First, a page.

The RDF/OWL Best Practices Task Group is part of Biodiversity Information Standards (TDWG; http://www.tdwg.org/). Its purpose is to adapt TDWG vocabularies for use as RDF classes and properties and to integrate those resources with other well-known vocabularies and ontologies outside TDWG for use in describing biodiversity resources.
Group discussions are conducted via an email list hosted and archived at http://groups.google.com/group/tdwg-rdf . Please visit that site to request an invitation to be added to the list.
The issues tracker is set up to handle specific best-practices recommendations, missing terms, etc.
Our charter was approved by the TDWG executive at the 2011 meeting in New Orleans. At the meeting there was a discussion of the purpose of the group. There was also a survey to discuss the goals of the group.
We have also been tasked by the TDWG Executive Committee with examining the implications of adding new classes to the Darwin Core Type Vocabulary (http://rs.tdwg.org/dwc/dwctype/) in the broader context of clarification of the relationships among classes in the biodiversity realm (see DwC issue 115, DwC issue 116, and DwC issue 117).
RDF Sandboxes/Development platforms
The sandboxes are places to experiment with RDF. Everyone is invited to load data, load ontologies, and issues sparql queries into any (or all) of the sandboxes linked to below. If you'd like to offer a sandbox for use, add the link here. (Note: by providing a sandbox, you implicitly agree to support it.)
- http://tdwg-rdf.phylodiversity.net/ Two triple stores available here, one based on 4store, one based on
AllegroGraph. Hosted by Cam Webb.
- http://18.104.22.168:8890/sparql An
OpenLinkVirtuosuo sparql endpoint. (You provide the graph.) Hosted by Natural Solutions.
Beginner's Guide to RDF
The Beginner's Guide is intended to serve as an introduction for persons who are not already familiar with RDF and OWL, and as a reference for those who would like organized access to reference material on those topics. The information is presented with minimal formal language and includes functional examples from the biodiversity informatics community.
An RDF Primer video was produced for the 2013 Semantics of Biodiversity symposium and may be a helpful first introduction to RDF.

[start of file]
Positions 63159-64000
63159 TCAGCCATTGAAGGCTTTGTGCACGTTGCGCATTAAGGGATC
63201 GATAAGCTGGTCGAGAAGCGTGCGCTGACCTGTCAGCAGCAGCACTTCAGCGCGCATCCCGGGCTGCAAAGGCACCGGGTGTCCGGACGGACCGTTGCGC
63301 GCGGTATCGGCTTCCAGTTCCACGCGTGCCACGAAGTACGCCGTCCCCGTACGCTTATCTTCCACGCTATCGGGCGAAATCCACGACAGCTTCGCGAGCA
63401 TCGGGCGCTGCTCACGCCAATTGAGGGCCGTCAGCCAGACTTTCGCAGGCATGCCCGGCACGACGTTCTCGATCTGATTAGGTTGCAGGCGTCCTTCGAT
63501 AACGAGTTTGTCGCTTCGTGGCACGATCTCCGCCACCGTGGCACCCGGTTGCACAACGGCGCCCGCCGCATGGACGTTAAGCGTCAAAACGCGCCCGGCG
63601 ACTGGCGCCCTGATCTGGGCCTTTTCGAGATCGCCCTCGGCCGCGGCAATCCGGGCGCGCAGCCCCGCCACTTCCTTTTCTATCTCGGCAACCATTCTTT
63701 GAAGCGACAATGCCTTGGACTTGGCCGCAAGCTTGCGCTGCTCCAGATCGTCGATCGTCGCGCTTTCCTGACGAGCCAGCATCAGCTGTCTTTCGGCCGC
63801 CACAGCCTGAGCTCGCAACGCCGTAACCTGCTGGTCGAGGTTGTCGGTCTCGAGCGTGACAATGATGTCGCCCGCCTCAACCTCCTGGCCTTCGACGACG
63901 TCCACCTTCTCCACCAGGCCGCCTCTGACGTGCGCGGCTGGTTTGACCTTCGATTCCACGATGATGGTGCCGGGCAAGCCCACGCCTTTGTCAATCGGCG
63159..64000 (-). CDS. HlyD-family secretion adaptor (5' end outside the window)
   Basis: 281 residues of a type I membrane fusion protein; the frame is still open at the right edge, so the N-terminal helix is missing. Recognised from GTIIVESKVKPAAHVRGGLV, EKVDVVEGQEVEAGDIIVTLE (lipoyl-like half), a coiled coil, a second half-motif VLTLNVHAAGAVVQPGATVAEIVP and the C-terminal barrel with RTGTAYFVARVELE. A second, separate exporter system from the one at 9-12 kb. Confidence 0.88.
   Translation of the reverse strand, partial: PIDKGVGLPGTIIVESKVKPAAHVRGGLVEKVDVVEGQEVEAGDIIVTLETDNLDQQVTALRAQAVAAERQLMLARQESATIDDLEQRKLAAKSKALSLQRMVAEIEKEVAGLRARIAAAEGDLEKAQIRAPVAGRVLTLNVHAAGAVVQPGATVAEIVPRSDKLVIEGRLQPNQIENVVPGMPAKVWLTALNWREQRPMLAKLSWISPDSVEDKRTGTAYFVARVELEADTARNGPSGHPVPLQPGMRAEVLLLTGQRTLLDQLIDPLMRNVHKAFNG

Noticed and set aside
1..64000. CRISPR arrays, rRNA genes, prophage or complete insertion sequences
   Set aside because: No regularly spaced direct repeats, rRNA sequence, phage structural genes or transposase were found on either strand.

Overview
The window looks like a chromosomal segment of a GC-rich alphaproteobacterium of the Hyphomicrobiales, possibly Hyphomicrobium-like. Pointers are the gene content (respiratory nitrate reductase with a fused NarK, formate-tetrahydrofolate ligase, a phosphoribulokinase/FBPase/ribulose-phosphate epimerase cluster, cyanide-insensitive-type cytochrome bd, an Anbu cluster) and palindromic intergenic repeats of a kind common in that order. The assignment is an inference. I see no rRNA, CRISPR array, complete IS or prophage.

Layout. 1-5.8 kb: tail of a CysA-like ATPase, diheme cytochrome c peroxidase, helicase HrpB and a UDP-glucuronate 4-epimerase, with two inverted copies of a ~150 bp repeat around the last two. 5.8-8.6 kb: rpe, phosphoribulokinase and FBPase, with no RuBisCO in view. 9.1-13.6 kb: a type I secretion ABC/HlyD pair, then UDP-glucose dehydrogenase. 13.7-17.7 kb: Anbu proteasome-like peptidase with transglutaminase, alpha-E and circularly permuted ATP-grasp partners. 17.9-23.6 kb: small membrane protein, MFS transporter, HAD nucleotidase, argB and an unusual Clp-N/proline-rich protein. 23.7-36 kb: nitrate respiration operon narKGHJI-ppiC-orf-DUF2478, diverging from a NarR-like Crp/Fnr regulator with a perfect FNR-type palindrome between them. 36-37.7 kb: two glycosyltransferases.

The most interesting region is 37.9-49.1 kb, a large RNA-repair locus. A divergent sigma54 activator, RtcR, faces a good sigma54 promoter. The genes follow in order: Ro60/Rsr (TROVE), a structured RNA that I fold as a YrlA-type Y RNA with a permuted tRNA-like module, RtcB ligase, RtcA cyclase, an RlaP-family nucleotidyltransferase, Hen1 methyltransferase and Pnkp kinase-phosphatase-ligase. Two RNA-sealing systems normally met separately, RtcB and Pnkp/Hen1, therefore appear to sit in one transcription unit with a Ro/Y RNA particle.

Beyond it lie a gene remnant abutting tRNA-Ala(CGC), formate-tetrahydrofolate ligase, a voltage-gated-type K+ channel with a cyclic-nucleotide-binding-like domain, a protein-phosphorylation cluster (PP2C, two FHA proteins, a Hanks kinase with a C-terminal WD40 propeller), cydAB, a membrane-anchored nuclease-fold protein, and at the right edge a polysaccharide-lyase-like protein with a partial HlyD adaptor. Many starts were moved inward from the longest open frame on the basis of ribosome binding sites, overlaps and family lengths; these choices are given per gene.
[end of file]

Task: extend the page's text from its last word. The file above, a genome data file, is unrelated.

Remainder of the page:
Semantics of Biodiversity Symposium at TDWG 2013
Several members of the task group were actively involved in organizing a Semantics of Biodiversity Symposium at the 2013 TDWG Annual Meeting in Florence, Italy. The slide sets from the talks given during the symposium are listed here.
Darwin Core RDF Guide approved
The Darwin Core RDF Guide was approved as an addition to the Darwin Core standard by the TDWG Executive on 2015-03-27. Until the Guide is live on the Darwin Core website, see the submission cover page for details.
The Vocabulary Management Task Group (VoMaG) has released its report
The VoMaG was a Task Group under the Technical Architecture Group (TAG) of the Biodiversity Information Standards (TDWG). Its purpose was to address the best practices for the collaborative development and maintenance of vocabularies for the description of biodiversity resources. Members of the RDF/OWL task group were contributors to the report. The final report can be downloaded at http://www.gbif.org/resources/2246 . The group website is at http://community.gbif.org/pg/groups/21382/vocabulary-management/ . The proposed Knowledge Organization System (KOS) for biodiversity information resources is at http://kos.gbif.org/ .
Mapping and linking life science data using RDF
- Members of the W3C Health Care and Life Sciences Interest Group (HCLSIG) recently published the following article: Marshall, M. S. et al (2012) ��Emerging practices for mapping and linking life sciences data using RDF -�� A case series.�� Web Semantics: Science, Services and Agents on the World Wide Web 1-12. doi:10.1016/j.websem.2012.02.003.
- This article is based on the draft W3C Interest Group note Mapping and linking life science data using RDF, which "summarizes emerging practices for creating and publishing healthcare and life sciences data as Linked Data in such a way that they are discoverable and useable by users, Semantic Web agents, and applications."
The image on the page banner has the HTTP URI http://bioimages.vanderbilt.edu/baskauf/s3018 which can be dereferenced in a browser for human-readable metadata or by a semantic client for machine-readable metadata in the form of RDF